Our destination specialists have travelled extensively in Zimbabwe
and would be delighted to offer practical advice on how to make the most of your holiday. See below for travel tips and contact our experts to design an itinerary exclusively for you.
WEATHER IN ZIMBABWE
The summer months in Zimbabwe are from October to April. Days are hot and generally sunny in the morning with occasional afternoon thunderstorms. Daytime temperatures average 25°C – 35°C and night temperatures drop to 14°C – 20°C. Low-lying areas such as Lake Kariba, Victoria Falls, Zambezi River, Mana Pools National Park, Hwange National Park, Gonarezhou National Park, Limpopo Valley and the Zambezi Valley can also be considerably warmer all year round (35°C – 50°C).
May to September is winter in Zimbabwe. Days are dry, sunny and cool to warm (20°C) while evening temperatures drop sharply to 5°C – 10°C. Exceptionally cold spells can occur ranging from -5°C to 5°C and so you are advised to pack a fleece.
The rainy season runs from November to March with more rainfall usually experienced in higher areas in the east of Zimbabwe.
MAP OF ZIMBABWE
WHAT TO PACK FOR ZIMBABWE
Zimbabwe is generally tropical and warm during the daytime, with shorts and t-shirts the order of the day. A loose-fitting cotton or linen shirt is handy to protect shoulders from the sun and you should keep sunscreen handy. A hat is also a good idea. Light, neutral colours in beige and khaki are ideal for game drives as they reflect the sun, are less attractive to mosquitoes, and are less likely to deter wildlife.
Early mornings and night-time can be quite chilly so you are advised to pack some pullovers and trousers. This will also help protect against mosquitoes. Layering clothing is a practical solution to address the chill of the morning as well as the warmer temperatures. You would also benefit from having a fleece for cooler spells.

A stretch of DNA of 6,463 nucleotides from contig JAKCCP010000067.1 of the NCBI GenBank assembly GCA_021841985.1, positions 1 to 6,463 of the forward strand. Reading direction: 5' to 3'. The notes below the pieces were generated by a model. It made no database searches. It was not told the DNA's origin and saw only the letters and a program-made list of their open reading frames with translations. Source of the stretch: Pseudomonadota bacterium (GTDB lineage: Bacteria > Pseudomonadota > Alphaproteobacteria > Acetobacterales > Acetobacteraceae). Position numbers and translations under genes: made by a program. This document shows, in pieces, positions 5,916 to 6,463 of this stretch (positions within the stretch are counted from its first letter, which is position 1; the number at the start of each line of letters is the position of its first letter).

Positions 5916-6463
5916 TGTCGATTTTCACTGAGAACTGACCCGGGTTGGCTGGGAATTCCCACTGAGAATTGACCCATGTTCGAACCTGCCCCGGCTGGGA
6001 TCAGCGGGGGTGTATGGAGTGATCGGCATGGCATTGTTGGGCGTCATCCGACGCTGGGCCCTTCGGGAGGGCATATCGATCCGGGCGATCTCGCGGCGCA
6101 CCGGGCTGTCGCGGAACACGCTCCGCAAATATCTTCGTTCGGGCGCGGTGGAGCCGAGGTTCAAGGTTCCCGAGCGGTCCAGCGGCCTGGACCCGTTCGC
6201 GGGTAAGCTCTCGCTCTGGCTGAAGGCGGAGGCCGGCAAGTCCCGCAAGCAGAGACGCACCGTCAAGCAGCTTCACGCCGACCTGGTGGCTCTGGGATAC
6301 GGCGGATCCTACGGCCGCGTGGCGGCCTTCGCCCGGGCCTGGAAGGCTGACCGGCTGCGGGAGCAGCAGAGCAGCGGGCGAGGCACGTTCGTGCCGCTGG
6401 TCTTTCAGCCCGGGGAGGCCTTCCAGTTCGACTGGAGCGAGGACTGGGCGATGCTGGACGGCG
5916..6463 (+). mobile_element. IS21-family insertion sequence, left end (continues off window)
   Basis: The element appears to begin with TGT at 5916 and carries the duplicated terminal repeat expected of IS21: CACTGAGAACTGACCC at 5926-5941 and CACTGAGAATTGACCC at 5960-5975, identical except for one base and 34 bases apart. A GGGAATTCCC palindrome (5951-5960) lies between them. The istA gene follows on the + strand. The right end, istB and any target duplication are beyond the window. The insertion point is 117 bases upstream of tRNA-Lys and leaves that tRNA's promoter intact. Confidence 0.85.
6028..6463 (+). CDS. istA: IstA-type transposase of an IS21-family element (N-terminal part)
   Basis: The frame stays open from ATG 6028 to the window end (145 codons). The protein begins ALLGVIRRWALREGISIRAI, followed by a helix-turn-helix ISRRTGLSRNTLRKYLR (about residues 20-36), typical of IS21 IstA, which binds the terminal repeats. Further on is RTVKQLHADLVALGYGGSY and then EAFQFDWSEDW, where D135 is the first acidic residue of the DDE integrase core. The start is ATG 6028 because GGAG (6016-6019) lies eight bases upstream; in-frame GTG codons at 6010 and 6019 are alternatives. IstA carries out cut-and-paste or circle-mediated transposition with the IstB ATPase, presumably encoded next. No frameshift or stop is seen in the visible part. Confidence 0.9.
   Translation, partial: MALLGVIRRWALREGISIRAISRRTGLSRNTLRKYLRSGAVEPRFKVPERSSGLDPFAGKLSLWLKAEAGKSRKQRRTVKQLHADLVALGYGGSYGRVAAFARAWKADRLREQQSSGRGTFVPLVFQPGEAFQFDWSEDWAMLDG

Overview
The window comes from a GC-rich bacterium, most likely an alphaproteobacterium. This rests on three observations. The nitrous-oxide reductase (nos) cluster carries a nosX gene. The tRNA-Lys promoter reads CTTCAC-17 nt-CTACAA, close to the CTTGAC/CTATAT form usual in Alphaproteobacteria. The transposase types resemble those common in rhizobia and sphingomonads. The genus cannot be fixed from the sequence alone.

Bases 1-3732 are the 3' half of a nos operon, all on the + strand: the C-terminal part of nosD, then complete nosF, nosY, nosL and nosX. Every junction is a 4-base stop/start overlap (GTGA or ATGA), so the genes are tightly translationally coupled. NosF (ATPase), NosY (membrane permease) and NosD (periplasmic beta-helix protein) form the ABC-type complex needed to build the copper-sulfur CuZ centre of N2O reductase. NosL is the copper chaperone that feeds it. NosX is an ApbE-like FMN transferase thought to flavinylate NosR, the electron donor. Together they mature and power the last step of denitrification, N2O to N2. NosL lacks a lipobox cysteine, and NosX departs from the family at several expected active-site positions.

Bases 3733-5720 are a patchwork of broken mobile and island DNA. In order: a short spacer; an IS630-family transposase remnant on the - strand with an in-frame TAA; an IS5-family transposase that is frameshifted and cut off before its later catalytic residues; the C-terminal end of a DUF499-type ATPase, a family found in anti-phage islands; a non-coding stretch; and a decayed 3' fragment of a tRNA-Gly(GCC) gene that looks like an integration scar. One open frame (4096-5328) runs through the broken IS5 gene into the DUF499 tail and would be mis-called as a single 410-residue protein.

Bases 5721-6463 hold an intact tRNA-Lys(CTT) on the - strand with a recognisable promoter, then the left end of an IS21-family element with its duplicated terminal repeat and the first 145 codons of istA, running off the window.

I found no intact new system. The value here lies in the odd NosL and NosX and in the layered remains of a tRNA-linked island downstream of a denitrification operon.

Don’t forget to pack chargers for cameras, spare memory cards and batteries.
Some lodges have a dress code, but this usually fairly informal with some restrictions on shorts and swimsuits in the evening. Remember that most lodges include laundry in your package so you should only need three or four changes of clothing for an entire trip. Toiletries such as soap, shampoo and insect repellent are also usually provided at lodges and hotels.
MEDICATIONS & VACCINATIONS FOR ZIMBABWE
We always recommend that you see your doctor or a travel clinic before travelling to Zimbabwe to make sure that you have taken all the necessary health precautions. With your practitioner you can assess the extent of certain health risks here, including Hepatitis A and Tetanus, and be given the immunisations required. If travelling into Zimbabwe from a country with risk of yellow fever transmission, you will need to produce a certificate of yellow fever vaccination upon arrival. You should also discuss with your doctor taking and being prescribed anti-malarial drugs ahead of your trip. The Zambesi Valley, which includes Victoria Falls, carries a high risk of malaria throughout the year, as do areas below 1200m from November to June. In all cases you should practice careful mosquito-bite avoidance by covering your bare skin and using a good insect repellent at mosquito hours.